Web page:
Negative Gearing Negative gearing is a common term associated with property investment. Put simply, it refers to the situation where your outgoings may, particularly in the early stages, exceed the incoming rent on the property. Where this occurs, there may be the opportunity to gain tax advantages. If you are a PAYE taxpayer, you may not have to wait for the tax adjustments as you may be eligible for a tax reduction. Nonetheless, negative gearing is not for everyone because there are risks. Property values may decline from time to time, the flow of rental income may be interrupted, interest rates may rise or your ability to finance the cost of borrowings may suffer. Investors need to take into account their ability or willingness to deal with these risks and discuss them with their adviser before negatively gearing an investment property. If your circumstances dictate, it is also possible to buy an investment property which is positively geared - meaning that you earn income in excess of the cost of owning the property. For advice on gearing, or your financial and tax circumstances, consult your accountant or financial adviser.

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1.

If you already partially own your home, or have paid off your mortgage fully, tapping into your equity provides a viable method for launching yourself into property investment.

2.

If your home was valued at $700,000 and you owed $350,000 on your mortgage, you might consider investing 10 per cent of the equity (or $35,000) into another property. You could do so provided that you can comfortably afford the repayments.

3.

Affordability should be your main consideration. If you have any doubts, consider the advantages of pooling resources with people you know in order to get into the property market. There are a myriad of home loan options that cater to multiple ownership arrangements.


property investment

benefits A well-chosen property can provide a good, steady return on investment which, over time, improves along with the property’s value. The income from good, reliable tenants will assist you to increase equity in your property. With the assistance of a good real estate agent, the management of the investment from the landlord’s point of view is relatively easy and little time is required. To be successful in property investment, your goal should be to increase the property’s value and rental return in the long term. Investment in property, for many, is not ideal in the short term, even though it sometimes can provide a benefit.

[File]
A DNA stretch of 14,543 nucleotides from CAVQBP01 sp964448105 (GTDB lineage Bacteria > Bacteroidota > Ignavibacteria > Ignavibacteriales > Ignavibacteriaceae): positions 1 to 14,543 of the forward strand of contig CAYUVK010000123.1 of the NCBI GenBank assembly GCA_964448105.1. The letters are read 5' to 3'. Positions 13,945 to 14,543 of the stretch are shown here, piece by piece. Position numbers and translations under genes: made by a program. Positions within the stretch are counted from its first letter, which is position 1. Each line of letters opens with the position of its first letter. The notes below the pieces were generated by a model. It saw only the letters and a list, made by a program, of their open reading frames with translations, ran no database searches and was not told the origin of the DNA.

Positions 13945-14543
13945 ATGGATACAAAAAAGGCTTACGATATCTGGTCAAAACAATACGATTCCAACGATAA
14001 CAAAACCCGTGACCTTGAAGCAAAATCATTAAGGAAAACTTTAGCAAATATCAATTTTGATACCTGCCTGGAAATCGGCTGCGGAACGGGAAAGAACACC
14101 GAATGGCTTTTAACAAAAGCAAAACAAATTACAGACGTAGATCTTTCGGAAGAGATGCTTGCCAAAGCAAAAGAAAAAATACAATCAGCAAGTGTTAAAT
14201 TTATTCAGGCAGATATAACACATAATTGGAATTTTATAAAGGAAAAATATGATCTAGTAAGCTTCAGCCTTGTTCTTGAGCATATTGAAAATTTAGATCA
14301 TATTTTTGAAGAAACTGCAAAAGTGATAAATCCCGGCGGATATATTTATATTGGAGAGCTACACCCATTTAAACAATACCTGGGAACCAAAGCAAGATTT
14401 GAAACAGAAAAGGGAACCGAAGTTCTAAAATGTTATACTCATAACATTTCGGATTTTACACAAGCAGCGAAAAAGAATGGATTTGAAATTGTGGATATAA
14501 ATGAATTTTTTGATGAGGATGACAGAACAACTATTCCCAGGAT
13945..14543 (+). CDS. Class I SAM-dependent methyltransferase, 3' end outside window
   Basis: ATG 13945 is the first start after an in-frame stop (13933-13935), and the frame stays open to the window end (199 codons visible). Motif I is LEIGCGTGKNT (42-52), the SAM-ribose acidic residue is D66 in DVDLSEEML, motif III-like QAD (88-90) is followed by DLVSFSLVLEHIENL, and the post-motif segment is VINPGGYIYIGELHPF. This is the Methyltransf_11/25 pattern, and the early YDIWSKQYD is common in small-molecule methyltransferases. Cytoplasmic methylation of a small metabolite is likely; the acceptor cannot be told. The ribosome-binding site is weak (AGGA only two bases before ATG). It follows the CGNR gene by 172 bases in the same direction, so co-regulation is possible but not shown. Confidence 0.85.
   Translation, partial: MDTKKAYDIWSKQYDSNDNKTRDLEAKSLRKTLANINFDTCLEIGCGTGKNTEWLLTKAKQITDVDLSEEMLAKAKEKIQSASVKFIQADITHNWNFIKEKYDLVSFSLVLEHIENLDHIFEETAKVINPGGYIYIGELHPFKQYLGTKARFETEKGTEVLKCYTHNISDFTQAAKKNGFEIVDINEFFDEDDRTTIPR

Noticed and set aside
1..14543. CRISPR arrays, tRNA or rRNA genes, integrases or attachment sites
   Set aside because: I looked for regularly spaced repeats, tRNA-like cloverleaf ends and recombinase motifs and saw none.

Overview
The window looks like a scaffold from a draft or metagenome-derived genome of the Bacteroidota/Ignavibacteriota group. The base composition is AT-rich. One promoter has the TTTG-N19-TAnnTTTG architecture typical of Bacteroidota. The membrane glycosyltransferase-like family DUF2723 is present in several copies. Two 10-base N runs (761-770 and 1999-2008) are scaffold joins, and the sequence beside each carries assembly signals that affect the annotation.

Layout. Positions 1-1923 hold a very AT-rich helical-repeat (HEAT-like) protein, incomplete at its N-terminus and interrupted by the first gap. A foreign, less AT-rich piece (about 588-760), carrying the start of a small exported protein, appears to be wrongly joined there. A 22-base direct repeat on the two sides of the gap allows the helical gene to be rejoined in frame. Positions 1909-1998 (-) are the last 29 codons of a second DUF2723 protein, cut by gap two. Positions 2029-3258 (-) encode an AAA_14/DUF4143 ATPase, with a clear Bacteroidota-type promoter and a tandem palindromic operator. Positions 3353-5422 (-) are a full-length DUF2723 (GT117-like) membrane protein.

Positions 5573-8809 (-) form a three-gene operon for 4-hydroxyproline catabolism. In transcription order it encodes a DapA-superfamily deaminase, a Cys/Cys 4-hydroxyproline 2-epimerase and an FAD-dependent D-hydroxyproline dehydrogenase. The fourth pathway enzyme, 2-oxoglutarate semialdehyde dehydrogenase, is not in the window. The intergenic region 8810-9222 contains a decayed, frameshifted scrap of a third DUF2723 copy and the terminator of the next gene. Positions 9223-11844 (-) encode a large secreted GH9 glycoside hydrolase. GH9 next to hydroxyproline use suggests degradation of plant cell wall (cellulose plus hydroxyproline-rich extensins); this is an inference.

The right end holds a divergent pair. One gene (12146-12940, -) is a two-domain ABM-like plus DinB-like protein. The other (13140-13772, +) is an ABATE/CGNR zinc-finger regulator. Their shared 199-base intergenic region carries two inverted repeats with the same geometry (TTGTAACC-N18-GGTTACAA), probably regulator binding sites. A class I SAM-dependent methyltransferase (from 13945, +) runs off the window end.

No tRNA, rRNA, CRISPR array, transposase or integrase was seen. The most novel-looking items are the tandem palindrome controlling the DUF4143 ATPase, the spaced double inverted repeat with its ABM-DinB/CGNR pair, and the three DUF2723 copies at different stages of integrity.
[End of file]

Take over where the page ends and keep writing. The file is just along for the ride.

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choosing an

investment property Most first time investors choose to invest in residential property. It is more familiar and, therefore, easier to understand than the share market. We all expect our investment property to grow in value. Therefore, a choice needs to be made on two important criteria: location and quality. Keep in mind that this is not a property that you will be living in so always look at the property through the eyes of a potential tenant. A property located close to transport, schools, places of work, shops and recreational facilities will be in greater demand and command a higher rent. The property needs to be desirable and of a size that suits the area’s average family. If located in a family area and near schools, a three or four bedroom house or apartment may be more in demand than a smaller property. The property should be attractive and as low-maintenance as possible. As a general rule with apartment investment, modern buildings require less upkeep and are usually more desirable to tenants. However, concierges, excessive numbers of lifts, pools and gymnasiums all add significantly to strata maintenance levies and these can heavily erode bottom line investment returns. First National Real Estate agents are experienced in investment property advice. You’ll find them happy to discuss your goals and assist you to find the right solutions.